First Four Johnson & Johnson Mesh Lawsuits Settled
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First Four Johnson & Johnson Mesh Lawsuits Settled

Four confidential settlements were reached with Johnson & Johnson over their controversial Transvaginal Mesh products.

Saturday, January 31, 2015 - The first collection of lawsuits have been settled in the massive multidistrict litigation case concerning defective Johnson & Johnson transvaginal mesh products. Four of the cases reached confidential settlements at the state level, the beginning of a process that will eventually have to deal with more than 20,000 cases overall.

These first settlements happened in connection with the Johnson & Johnson Ethicon transvaginal mesh, one of a series of mesh products currently involved in the nationwide MDL. The Ethicon model is facing the largest amount of lawsuits in the MDL with almost 23,000 lawsuits filed against the Johnson & Johnson product. Three other mesh companies have more than 10,000 lawsuits filed against them as well, with the total number of lawsuits in the MDL reaching over 70,000 separate cases.

Transvaginal mesh is an implanted product primarily intended to help women with pelvic organ prolapse which can take place after birth, and stress urinary incontinence. The complications that brought about the litigation with the transvaginal mesh stems from a litany of problems patients deal with following implantation.

Plaintiffs claim that the mesh shrinks and/or erodes once surgically implanted, causing a considerable amount of pain for the patient and often leading to infection. Specific injuries include internal bleeding, organ damage, severe pain, and incontinence. These complications have led to many patients needing one or more repair surgeries after the initial implantation. More serious cases made sexual intercourse and even regular daily tasks painful for patients. Of the four recently settled cases, three of the women dealt with the previously stated range of discomfort, while one of the families claimed an infection contracted from the mesh led to wrongful death.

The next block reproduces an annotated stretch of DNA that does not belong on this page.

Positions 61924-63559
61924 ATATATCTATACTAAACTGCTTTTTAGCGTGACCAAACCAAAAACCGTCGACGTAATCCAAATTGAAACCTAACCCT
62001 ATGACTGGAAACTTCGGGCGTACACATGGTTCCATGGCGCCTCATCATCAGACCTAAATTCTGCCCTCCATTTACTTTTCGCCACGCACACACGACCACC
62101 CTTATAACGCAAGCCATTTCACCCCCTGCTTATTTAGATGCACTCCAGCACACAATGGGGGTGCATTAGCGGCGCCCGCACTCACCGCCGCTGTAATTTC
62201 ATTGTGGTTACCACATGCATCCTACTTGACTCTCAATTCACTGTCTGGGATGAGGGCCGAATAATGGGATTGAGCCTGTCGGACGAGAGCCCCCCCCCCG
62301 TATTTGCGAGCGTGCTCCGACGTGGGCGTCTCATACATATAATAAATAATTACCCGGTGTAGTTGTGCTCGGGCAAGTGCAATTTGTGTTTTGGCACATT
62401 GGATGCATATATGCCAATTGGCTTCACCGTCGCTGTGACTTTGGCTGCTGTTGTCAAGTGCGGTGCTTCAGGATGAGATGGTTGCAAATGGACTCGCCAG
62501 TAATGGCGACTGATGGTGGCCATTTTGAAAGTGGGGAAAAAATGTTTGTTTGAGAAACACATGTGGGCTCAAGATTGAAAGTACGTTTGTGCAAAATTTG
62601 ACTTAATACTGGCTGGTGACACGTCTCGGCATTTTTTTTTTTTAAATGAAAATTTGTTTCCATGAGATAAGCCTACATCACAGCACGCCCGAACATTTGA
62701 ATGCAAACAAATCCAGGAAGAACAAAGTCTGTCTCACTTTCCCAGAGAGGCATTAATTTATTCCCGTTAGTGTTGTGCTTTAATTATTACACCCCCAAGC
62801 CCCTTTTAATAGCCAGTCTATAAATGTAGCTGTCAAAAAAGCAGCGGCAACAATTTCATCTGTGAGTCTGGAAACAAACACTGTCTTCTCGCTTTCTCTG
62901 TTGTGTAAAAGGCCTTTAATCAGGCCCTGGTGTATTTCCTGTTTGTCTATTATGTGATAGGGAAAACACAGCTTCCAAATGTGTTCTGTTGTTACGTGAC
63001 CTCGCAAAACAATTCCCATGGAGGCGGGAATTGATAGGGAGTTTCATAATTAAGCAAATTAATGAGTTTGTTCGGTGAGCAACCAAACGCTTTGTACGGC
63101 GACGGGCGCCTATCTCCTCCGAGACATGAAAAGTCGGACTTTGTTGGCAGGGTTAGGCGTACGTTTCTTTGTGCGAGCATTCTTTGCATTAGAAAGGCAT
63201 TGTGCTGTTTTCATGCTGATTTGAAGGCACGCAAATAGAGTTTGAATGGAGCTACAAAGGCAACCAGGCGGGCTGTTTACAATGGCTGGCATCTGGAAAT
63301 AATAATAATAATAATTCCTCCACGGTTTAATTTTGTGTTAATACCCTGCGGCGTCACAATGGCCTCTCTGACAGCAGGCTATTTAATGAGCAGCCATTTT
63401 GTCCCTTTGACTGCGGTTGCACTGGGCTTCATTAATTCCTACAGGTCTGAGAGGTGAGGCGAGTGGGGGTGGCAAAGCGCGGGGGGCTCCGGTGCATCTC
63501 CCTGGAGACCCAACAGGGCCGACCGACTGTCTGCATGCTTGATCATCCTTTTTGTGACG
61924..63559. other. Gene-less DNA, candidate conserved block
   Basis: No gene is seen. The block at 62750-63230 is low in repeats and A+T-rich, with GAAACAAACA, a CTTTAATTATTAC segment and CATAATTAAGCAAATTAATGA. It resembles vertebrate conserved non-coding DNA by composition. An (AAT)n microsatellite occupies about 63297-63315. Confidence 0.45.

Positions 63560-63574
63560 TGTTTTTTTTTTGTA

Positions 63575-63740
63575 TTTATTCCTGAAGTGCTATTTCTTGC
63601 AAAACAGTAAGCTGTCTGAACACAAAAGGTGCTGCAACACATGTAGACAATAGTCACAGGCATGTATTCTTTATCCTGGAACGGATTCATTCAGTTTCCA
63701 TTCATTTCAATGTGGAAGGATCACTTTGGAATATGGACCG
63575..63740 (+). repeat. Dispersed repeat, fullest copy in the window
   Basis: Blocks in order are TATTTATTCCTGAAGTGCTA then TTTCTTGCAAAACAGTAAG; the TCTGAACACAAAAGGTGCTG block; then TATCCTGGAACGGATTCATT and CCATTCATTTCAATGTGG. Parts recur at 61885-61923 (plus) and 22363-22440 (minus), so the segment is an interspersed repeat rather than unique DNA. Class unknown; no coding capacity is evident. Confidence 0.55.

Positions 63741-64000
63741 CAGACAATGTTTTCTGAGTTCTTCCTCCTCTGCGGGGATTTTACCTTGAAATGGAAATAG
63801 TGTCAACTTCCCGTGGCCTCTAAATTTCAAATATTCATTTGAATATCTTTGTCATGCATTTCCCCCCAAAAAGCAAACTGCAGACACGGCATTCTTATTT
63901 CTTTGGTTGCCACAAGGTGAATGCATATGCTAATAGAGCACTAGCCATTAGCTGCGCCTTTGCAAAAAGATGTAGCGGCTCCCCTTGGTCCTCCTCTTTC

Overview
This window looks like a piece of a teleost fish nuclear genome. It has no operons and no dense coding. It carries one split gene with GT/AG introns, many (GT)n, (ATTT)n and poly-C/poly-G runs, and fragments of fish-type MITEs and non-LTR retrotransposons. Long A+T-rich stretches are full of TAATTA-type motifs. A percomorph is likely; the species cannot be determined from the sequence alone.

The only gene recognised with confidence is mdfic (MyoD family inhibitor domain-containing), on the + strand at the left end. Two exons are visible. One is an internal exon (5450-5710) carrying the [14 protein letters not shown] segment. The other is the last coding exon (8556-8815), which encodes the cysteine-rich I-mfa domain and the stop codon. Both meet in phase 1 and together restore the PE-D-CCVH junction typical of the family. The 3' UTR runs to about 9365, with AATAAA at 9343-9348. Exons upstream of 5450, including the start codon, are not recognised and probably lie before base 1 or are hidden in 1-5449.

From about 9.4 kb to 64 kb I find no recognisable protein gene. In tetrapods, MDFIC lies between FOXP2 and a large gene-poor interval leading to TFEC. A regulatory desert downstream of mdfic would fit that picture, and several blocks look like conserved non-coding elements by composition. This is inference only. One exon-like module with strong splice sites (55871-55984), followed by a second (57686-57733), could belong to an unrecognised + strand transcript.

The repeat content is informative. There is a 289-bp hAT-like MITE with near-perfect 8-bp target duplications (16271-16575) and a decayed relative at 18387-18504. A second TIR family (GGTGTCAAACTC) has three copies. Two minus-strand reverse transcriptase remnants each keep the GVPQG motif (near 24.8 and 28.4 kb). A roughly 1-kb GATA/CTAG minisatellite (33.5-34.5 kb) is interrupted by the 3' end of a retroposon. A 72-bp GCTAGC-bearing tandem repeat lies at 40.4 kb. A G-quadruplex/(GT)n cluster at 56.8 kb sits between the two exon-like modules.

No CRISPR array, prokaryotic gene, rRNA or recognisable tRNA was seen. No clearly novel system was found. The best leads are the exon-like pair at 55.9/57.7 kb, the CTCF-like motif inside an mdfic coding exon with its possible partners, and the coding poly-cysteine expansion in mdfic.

In 2011, the FDA issued a warning stating that there was no benefit to treating symptoms with transvaginal mesh over non-mesh products. More than 1,000 complaints were filed with the government agency claiming complications after mesh implantation, many even claiming issues with the risk of organ puncture during the surgical procedure.

The current MDL is taking place in the West Virginia district court, where previous findings from all the other lawsuits against transvaginal mesh manufacturers have been consolidated. There have already been instances in which juries found some of the mesh products made by Johnson & Johnson have design flaws that customers were not properly warned about. The central claims made by plaintiffs include a failure to warn patients about the dangers of transvaginal mesh and the problems caused by the faulty design of the product.

Johnson & Johnson has resisted including itself in attempts at a global resolution for transvaginal mesh, choosing to settle claims against the company on its own. The company pulled its transvaginal products off the market in 2012 following a large amount of erosion and shrinkage claims connected to their mesh products. Though the first four settlements did not include any admission to wrongdoing, plaintiffs are hopeful that this action may result in the expedition of future resolutions regarding the remaining claims against the company.

Not all companies involved with transvaginal mesh are involved in the West Virginia MDL. Endo, a company that manufactures transvaginal mesh in Ireland, recently set aside more than a billion dollars to settle transvaginal mesh lawsuits. It is the first company to reach a settlement covering all its mesh cases.

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